<<The>> expression of virulence genes increases membrane permeability and sensitivity to envelope stress in Salmonella Typhimurium

Sobota, Malgorzata. <<The>> expression of virulence genes increases membrane permeability and sensitivity to envelope stress in Salmonella Typhimurium. 2023, Doctoral Thesis, University of Basel, Faculty of Science.


Official URL: https://edoc.unibas.ch/96069/

Downloads: Statistics Overview


Salmonella enterica serovar Typhimurium (S. Tm) represents one of the most prevalent enteric pathogens infecting humans and animals, associated with diarrheal disease. To trigger disease in the host, S. Tm critically relies on expression of specialized virulence factors. The transcription regulator HilD plays a central role in S. Tm regulatory network driving expression of virulence. Remarkably, the HilD regulon is only expressed in a fraction of S. Tm population both in vitro and in vivo. HilD-expressing cells are able to invade host epithelial cells and trigger gut inflammation, which fosters growth of S. Tm in the gut lumen. Expression of virulence factors modulates the host immune response therefore creating a favorable niche is an example of cooperative trait. In case of S. Tm inflammation represents a public good that helps S. Tm to outcompete the microbiota and to maximize the transmission to the next host. However, expression of virulence factors imposes a significant fitness cost to S. Tm at the single-cell level. Cost of virulence promotes emergence of virulence attenuated mutants – namely cheaters, which can benefit from inflammation, without contributing to its production. Therefore, understanding the cost of virulence and how it relates to virulence regulation could allow the identification and modulation of ecological factors to drive the evolution of S. Tm toward attenuation. Until now, the only described cost of virulence expression in S. Tm is a 2-fold reduction of the growth rate in cells expressing HilD regulon. Since most invasion factors controlled by HilD are embedded within envelope, we hypothesized that expression of the HilD regulon could render S. Tm intrinsically more sensitive to envelope stress. Moreover, it is known that in response to stress affecting membrane homeostasis, S. Tm generally downregulate expression of HilD-regulated functions. Therefore, we speculated that expression of HilD-controlled genes could be an integral part of general envelope stress response specific to S. Tm. We addressed this hypothesis, by comparing the membrane permeability, death rate and HilD activity in presence of membrane targeting stress in populations of S. Tm strains in which the expression of regulators and functions downstream of HilD was genetically tuned. Our results reveal a trade-off between envelope integrity and virulence expression in S. Tm which could explain the downregulation of virulence expression in response to hostile environmental conditions. This effect of virulence expression on S. Tm membrane status and stress resistance is independent from previously described growth rate reduction and presents a significant burden during in vivo infection in mice. Herein, the described fitness cost of virulence expression is a novel factor contributing to the inherent instability of virulence in S. Tm and selection for virulence attenuated mutants. This genetic instability of virulence in S. Tm could be exploited to fight against this pathogen, which is becoming increasingly resistant to antibiotics. Since membrane embedded virulence factors are critical during infection process of many bacterial pathogens, our findings can inspire development of new anti-virulence strategies.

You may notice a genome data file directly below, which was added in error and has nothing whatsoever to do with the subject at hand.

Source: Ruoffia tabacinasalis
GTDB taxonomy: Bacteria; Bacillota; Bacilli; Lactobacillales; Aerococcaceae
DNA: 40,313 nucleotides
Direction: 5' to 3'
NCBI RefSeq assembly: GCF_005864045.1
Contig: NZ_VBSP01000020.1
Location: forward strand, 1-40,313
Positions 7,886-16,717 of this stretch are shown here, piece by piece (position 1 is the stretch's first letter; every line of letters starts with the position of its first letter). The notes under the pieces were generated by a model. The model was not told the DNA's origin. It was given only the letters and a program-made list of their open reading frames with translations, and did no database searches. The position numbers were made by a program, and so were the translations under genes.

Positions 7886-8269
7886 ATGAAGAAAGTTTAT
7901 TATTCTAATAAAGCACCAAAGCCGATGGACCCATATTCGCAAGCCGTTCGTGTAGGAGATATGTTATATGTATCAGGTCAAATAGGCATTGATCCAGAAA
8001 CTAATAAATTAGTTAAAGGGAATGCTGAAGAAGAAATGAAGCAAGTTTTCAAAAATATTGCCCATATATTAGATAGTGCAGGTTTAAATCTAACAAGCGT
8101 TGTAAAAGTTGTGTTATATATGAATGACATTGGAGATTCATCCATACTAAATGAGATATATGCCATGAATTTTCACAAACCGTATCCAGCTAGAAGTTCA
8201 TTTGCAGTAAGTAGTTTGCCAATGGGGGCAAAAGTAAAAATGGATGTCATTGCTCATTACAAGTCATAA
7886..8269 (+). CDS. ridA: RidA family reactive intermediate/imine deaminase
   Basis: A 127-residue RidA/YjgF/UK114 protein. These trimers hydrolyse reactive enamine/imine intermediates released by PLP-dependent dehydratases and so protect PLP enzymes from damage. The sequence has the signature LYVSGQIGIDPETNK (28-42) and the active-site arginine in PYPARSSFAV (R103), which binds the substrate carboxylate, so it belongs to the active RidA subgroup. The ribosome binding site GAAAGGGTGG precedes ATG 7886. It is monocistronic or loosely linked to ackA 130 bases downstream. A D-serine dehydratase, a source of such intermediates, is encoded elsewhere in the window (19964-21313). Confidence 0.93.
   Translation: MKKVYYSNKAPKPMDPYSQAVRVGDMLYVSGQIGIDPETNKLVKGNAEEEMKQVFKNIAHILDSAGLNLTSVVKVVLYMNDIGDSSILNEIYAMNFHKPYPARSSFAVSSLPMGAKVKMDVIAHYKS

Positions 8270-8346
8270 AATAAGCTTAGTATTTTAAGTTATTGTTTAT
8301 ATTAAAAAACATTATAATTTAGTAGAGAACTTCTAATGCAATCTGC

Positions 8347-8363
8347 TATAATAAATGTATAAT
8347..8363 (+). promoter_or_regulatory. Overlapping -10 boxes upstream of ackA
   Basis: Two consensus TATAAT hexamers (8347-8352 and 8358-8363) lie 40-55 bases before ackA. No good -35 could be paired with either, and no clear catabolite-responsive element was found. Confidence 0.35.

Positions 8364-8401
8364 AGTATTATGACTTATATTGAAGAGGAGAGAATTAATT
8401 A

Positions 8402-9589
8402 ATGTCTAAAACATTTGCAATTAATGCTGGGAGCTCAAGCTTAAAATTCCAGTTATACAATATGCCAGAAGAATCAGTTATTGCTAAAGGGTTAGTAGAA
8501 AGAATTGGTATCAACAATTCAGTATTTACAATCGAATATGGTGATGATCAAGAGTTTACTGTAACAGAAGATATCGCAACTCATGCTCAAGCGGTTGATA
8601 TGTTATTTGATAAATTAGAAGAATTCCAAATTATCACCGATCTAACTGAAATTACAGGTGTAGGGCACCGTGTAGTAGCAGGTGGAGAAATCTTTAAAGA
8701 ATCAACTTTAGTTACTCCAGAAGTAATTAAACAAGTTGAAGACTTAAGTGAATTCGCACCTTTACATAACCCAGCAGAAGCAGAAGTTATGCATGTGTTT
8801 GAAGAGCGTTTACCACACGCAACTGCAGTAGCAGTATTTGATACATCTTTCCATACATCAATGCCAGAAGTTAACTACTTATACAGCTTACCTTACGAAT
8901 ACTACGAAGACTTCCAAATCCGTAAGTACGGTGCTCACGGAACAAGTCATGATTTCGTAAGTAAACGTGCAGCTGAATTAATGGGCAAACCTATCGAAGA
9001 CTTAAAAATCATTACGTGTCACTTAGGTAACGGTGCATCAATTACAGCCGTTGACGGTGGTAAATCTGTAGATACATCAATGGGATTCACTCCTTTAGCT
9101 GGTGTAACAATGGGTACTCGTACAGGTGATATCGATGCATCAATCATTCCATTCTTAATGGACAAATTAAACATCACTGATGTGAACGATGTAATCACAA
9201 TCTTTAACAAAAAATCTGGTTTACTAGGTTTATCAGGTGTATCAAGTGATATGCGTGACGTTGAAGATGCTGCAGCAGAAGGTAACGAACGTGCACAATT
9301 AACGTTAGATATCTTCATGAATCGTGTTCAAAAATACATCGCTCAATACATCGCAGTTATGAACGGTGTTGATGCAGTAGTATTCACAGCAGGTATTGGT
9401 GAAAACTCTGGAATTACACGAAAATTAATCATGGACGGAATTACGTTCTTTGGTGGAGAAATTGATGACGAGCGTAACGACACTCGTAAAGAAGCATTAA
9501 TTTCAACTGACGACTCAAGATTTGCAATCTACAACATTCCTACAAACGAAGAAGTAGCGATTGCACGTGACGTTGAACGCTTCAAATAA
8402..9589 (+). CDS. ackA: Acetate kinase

Advisors:Diard, Médéric
Committee Members:Basler, Marek and Hensel, Michael
Faculties and Departments:05 Faculty of Science > Departement Biozentrum > Infection Biology > Pathogen Evolution (Diard)
UniBasel Contributors:Diard, Médéric and Basler, Marek
Item Type:Thesis
Thesis Subtype:Doctoral Thesis
Thesis no:15216
Thesis status:Complete
Number of Pages:182
Identification Number:
  • urn: urn:nbn:ch:bel-bau-diss152169
edoc DOI:
Last Modified:21 Dec 2023 05:30
Deposited On:20 Dec 2023 14:35

Repository Staff Only: item control page